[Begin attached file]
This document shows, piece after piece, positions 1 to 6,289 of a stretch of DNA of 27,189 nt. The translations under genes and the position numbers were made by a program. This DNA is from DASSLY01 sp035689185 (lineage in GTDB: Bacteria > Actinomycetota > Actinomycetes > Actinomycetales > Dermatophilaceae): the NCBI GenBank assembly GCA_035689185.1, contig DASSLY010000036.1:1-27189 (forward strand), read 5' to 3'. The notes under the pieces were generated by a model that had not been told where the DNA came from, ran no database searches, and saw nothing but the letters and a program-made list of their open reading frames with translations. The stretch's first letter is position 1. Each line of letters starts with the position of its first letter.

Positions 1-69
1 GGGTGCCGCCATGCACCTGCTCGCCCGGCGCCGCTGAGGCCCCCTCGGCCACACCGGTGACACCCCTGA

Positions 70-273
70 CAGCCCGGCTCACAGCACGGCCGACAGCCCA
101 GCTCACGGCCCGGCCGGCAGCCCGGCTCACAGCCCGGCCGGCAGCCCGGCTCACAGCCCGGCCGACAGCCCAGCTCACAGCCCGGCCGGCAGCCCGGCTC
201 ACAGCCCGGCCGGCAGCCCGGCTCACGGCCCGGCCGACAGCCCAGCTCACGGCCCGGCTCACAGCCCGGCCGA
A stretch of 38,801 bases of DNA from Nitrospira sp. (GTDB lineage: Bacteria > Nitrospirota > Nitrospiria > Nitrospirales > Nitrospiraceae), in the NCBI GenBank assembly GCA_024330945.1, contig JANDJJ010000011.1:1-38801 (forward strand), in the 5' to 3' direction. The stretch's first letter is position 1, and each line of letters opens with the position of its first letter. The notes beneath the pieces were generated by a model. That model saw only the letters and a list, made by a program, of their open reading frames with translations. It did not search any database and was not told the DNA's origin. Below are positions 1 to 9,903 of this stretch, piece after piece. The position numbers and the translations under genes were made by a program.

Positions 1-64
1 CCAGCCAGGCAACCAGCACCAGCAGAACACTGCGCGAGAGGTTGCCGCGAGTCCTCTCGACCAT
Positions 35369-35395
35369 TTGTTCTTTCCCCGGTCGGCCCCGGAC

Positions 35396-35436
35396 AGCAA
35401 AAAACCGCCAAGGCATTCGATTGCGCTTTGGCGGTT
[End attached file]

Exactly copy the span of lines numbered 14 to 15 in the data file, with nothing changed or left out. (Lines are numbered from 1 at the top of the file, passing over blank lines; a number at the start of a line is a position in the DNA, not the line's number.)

35396 AGCAA
35401 AAAACCGCCAAGGCATTCGATTGCGCTTTGGCGGTT